There are other benefits to eating locally grown food: studies have discovered that the continuing rise in allergies may be because people (specifically, Americans) are becoming allergic to their own environments due to underexposure! Most allergens are rendered benign to their body as they are ingested. When you eat local honey, it contains some pollen. Since you’ve *eaten* the pollen, your body says “well, that’s sort of food, so it’s not so bad”, thus reducing or preventing an allergy to those kinds of pollen. So Americans would quite possibly see a reduction in their allergies if they visited say, Chile and Mexico.

    I personally prefer “naturally grown” to “organic”. There are a host of benefits, including taste, to non-organic foods. And some organic foods are actually not as good for you. Milk that has been pasteurized cannot be labeled organic, and pasteurization was a definte leap forward health-wise. On the other hand, I like to avoid pesticides on my plants and recycled cow-parts fed to my beef.

  7. Mark says:

    By what mechanism do we expect to integrate energy cost into the cost of food? Is this simply a matter of energy becoming more expensive, and thus forcing the price of products that require more energy to bring to market to rise? Or is there some more nuanced mechanism that gets tied into this?

    I guess my other question is how the “environmental cost” gets calculated. If, for example, I’m growing tomatoes in my greenhouse, I use a lot of electricity to heat it. However, I pay the same rate (or very close to it) for a kilowatt of electricity whether I live someplace that generates a sizable portion of its total output by renewable means as I do if I live in the next county over where they have an ancient, un-upgraded coal plant providing most of the juice. To go back to my example of tomatoes grown in Spain and shipped to Britain, there is a tiny province in Spain that generates more wind power than most of the rest of the EU combined, but there are coal plants located literally tens of miles from those turbine farms.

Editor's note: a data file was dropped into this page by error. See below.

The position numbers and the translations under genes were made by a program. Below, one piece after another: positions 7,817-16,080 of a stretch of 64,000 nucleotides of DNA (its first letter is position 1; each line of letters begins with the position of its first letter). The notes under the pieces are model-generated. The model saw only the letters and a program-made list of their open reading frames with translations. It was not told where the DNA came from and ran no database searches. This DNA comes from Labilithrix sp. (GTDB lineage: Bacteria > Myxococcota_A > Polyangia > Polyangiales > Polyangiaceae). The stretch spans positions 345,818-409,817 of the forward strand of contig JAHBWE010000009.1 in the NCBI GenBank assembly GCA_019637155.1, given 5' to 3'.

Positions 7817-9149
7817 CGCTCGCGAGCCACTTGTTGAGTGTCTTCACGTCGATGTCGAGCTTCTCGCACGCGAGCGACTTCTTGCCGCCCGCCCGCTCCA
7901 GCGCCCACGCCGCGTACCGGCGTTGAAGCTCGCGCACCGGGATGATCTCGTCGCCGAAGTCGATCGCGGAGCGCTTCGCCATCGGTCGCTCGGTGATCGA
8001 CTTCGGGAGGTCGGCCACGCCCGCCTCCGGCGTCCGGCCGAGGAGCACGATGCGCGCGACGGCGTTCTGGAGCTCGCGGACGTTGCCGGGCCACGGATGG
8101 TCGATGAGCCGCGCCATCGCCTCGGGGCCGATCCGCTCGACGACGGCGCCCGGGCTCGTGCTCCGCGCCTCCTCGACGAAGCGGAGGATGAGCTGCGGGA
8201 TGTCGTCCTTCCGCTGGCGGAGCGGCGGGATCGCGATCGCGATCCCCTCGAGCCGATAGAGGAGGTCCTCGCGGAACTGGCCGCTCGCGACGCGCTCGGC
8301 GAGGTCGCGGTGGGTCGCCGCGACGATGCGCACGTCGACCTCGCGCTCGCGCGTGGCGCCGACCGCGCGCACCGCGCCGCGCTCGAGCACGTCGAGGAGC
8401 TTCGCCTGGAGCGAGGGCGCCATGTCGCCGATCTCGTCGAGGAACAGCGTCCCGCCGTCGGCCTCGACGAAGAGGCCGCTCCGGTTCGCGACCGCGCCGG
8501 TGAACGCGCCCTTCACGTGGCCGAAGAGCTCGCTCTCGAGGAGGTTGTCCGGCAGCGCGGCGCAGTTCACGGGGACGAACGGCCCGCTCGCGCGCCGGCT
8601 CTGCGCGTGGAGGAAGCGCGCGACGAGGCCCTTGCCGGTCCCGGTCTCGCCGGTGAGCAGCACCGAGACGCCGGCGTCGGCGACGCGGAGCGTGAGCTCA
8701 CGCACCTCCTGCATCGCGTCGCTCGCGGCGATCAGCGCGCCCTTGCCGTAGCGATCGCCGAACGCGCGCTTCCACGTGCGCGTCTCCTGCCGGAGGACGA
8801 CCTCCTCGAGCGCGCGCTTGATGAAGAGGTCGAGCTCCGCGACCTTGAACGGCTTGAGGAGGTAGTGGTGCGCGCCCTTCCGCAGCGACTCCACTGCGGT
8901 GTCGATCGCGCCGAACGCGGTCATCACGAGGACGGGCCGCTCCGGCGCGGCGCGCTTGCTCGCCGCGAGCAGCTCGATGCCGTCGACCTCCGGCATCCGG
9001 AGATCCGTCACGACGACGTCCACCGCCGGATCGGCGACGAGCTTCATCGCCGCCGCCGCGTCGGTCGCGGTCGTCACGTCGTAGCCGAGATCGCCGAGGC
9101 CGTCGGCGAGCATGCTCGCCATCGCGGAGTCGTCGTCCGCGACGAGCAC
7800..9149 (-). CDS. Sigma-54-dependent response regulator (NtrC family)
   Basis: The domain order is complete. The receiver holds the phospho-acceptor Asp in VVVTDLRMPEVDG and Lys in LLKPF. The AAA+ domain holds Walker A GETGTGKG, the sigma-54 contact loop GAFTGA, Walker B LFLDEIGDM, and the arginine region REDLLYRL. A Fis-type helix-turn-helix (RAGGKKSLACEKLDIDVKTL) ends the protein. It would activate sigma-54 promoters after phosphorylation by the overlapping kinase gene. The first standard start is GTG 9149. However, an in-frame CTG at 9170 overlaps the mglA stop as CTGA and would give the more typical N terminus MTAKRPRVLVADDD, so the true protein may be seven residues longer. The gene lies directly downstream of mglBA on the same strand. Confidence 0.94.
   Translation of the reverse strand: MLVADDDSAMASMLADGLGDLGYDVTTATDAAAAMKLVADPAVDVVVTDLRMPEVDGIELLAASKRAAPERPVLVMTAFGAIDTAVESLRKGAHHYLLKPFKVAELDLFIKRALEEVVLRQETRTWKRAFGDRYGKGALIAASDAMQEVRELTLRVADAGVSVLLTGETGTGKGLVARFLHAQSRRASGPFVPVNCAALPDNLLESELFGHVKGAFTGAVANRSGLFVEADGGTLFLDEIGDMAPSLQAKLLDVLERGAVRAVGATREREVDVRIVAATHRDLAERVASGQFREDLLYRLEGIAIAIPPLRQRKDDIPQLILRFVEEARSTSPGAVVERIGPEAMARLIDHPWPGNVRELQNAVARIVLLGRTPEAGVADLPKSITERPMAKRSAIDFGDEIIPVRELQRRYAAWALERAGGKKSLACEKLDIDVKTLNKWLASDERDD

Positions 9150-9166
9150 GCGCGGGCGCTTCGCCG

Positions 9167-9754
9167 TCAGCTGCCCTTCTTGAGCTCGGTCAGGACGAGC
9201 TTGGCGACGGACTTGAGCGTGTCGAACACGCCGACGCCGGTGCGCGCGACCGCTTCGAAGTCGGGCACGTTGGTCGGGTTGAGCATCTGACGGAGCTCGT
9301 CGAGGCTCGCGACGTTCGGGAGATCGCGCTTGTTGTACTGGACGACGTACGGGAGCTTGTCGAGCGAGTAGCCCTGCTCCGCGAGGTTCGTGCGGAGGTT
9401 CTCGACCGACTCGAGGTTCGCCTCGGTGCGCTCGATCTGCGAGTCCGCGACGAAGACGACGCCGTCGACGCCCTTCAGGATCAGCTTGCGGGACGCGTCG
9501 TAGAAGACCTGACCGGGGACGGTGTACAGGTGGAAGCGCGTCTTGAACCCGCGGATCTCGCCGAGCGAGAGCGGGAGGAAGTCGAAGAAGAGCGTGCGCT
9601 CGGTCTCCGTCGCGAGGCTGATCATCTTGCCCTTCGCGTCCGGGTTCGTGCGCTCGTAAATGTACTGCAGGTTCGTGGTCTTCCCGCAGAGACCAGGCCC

At some point, the cost of the energy used (in economic terms, not environmental) is already built into what we pay for food. Is it enough to make these costs more realistic of their overall impact on the global system by simply allowing the price of energy to rise, or does there need to be some kind of artificial difference (or a market difference, though I’m not sure what, under current circumstances, that difference would be based on) between sources of energy?

    Perhaps this is a large enough topic to merit a post, rather than just an ongoing comment thread, but one way or the other, I’m interested in an informed answer to the question.

  8. poetloverrebelspy says:

    I have been thinking about where my food comes from as well and the trade-offs we make for the unseasonable things we eat. I had a discussion with others about this following the Michael Pollan article that ran in the NYT Sunday Magazine: http://www.nytimes.com/2007/01/28/magazine/28nutritionism.t.html?ei=5090&en=a18a7f35515014c7&ex=1327640400&pagewanted=print

    I just wanted to mention a website you might not have seen, related to this idea: http://www.100milediet.org/

    I don’t think I could give up olives, avocados, red peppers or pineapple, but I have been made more aware of how far these things have traveled to land on my plate. If there were such a thing as CSAs over here, I would try to subscribe. In the meanwhile, I plant my own tomatoes, cucumbers, beans and herbs in some planters on the roof!

    If you like this, you might like a book my mom just read on garbage — Garbage Land: on the Secret Trail of Trash. Got her bothered like Pollan. http://www.amazon.com/Garbage-Land-Secret-Trail-Trash/dp/0316738263

  9. […] BBaron posted earlier this month about how far our food travels to land on our plates. Having grown up in a family with a passion for gardening and having survived three winters and springs in Russia, I have been socialized to spend part of one’s summer tending one’s own crop. Anyone who does it knows that you can’t beat the taste of a home-grown tomato. There is no better way to know where your food is coming from than planting, tending and picking it yourself. However, considering I only have planters at my disposal and that I have to carry all dirt used up five flights of stairs, my enterprise is limited. My dad starts his tomatoes in January to ensure an early harvest and already has tall plants. But then, when it’s just me, how many tomatoes do I really need? […]

  10. […] BBaron posted earlier this month about how far our food travels to land on our plates. Having grown up in a family with a passion for gardening and having survived three winters and springs in Russia, I have been socialized to spend part of one s summer tending one s own crop. Anyone who does it knows that you can t beat the taste of a home-grown tomato. There is no better way to know where your food is coming from than planting, tending and picking it yourself. However, considering I only have planters at my disposal and that I have to carry all dirt used up five flights of stairs, my enterprise is limited. My dad starts his tomatoes in January to ensure an early harvest and already has tall plants. But then, when it s just me, how many tomatoes do I really need? […]

  11. B Barron says:

    Truly it is the dedicated gardener who carries the soil up five flights of stairs! As to your question of how many tomatoes do you really need? THERE ARE NEVER ENOUGH HOME GROWN TOMATOES!